In the aftermath of 9/11, I am re-thinking some of the things I wrote a couple years ago about the American character. I had feared, frankly, that we had drifted so far from the ideas and principles of our Founding Fathers that their understanding of nobility had become but a dim memory. Certainly it remains true that the words and deeds of George Washington and of the other great figures of American history are not sufficiently vivid in the minds of our kids, or even of too many of our adults. Nevertheless, 9/11 provided pretty compelling evidence of the solid virtues we Americans retain.
The Importance of Learning
In conclusion, let me connect my point about teaching by example to another 9/11 story. You have probably seen Mrs. Beamer on television—Lisa Beamer, the wife of Todd Beamer, who was one of the heroes on Flight 93. She has said that her children will look at the picture of her husband every day, and that she will tell them daily that he is a hero and that they are to try to be like him. This reminded me of a statistic I uncovered in a book that I wrote on the American family a few years back. We all know, based on countless studies as well as common sense, that if you want to raise happy and successful children, the best formula is a two-parent family. Despite the fact that not all of us have that opportunity—my brother and I were raised by a single parent who was married several times—it’s nevertheless true. But the statistic I discovered when writing my book was that children who lose a father in the line of duty—because the father is a police officer or a soldier, for example—are indistinguishable from children who grow up in intact two-parent families. Why is that? It is because the moral example doesn’t have to be there physically. It can be in the mind and in the heart. As a result of Lisa Beamer saying, “Be like him,” then, Todd Beamer will be in the minds and hearts of his kids.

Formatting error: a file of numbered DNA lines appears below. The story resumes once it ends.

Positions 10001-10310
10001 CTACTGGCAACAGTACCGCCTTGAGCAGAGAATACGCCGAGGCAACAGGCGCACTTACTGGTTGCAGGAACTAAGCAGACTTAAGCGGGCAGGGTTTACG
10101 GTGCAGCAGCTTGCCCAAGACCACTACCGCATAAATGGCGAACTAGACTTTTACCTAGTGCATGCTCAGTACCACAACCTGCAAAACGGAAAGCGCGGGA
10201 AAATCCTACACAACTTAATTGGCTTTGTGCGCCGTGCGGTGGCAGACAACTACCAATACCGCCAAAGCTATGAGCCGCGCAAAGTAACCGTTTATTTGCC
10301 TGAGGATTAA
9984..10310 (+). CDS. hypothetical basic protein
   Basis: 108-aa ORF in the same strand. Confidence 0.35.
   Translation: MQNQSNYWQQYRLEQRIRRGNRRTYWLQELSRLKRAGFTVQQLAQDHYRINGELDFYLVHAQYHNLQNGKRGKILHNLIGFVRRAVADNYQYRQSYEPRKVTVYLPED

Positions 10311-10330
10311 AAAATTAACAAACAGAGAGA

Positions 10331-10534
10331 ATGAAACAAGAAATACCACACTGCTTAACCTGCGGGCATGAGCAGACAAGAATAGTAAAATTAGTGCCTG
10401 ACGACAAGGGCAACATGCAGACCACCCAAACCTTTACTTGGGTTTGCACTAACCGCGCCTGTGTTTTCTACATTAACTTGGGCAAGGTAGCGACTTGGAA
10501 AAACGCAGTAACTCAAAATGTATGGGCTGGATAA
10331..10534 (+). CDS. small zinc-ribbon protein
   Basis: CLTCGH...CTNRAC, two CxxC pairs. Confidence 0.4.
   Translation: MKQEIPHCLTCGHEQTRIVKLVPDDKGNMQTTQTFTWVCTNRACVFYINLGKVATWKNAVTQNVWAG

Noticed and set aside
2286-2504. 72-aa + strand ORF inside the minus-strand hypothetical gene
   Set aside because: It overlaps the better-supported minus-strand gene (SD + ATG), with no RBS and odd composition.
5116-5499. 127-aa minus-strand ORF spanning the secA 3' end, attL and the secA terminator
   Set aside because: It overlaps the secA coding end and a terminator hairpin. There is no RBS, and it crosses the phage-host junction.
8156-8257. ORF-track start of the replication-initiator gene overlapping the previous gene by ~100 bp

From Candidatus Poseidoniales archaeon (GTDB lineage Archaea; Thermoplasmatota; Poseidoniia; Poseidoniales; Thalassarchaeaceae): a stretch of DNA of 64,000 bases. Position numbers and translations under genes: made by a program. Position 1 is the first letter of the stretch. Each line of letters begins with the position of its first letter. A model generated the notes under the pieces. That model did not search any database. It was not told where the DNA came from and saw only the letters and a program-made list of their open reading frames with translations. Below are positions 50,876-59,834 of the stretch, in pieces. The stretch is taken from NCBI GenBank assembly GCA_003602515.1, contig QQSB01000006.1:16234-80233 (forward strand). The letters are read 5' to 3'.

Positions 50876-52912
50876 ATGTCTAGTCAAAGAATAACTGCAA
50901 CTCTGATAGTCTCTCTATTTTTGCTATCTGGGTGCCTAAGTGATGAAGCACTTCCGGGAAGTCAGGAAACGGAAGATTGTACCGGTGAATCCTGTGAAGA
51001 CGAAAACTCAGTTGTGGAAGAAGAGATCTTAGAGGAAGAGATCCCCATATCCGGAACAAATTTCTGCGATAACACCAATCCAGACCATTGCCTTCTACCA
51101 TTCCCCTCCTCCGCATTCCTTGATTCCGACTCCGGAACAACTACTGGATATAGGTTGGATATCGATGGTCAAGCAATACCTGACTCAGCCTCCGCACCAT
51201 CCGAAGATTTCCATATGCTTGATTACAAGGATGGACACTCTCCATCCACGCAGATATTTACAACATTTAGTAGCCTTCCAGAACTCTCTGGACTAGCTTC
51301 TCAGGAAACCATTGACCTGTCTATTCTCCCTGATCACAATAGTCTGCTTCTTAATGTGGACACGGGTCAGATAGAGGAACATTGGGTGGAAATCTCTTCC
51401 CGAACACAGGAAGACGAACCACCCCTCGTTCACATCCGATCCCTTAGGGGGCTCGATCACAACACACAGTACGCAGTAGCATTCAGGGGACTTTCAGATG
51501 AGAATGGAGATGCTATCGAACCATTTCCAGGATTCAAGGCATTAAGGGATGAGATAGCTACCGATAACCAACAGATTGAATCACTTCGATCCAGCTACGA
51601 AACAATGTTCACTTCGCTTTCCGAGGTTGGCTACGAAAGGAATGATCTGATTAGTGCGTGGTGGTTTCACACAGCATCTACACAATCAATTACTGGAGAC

This illustrates one of my favorite themes: the importance of the things we can’t see, of non-material things. Moral examples can exist in the memory of a father or in the memory of the Founding Fathers or in the memory of any of the marvelous heroes in the long history of humankind. The historian Tacitus wrote, “The task of history is to hold out for reprobation every evil word and deed, and to hold out for praise every great and noble word and deed.” So we don’t need courses in values. We need good courses in history. We need to revive the reading of good books. We need to provide good precepts and encourage good habits. Above all we have to teach by example. Nor is this to say that we need to be perfect to be good examples. Our children can see us try and fail from time to time. But then they can see us try again and do better, or get it right, the second time. Thus they learn about human limitations, but also about human perseverance.
It’s an old notion and an old responsibility, the teaching of virtues. Virtues don’t come in our genes, so it is the duty of every generation to pass them on. It is a duty we are not allowed to surrender.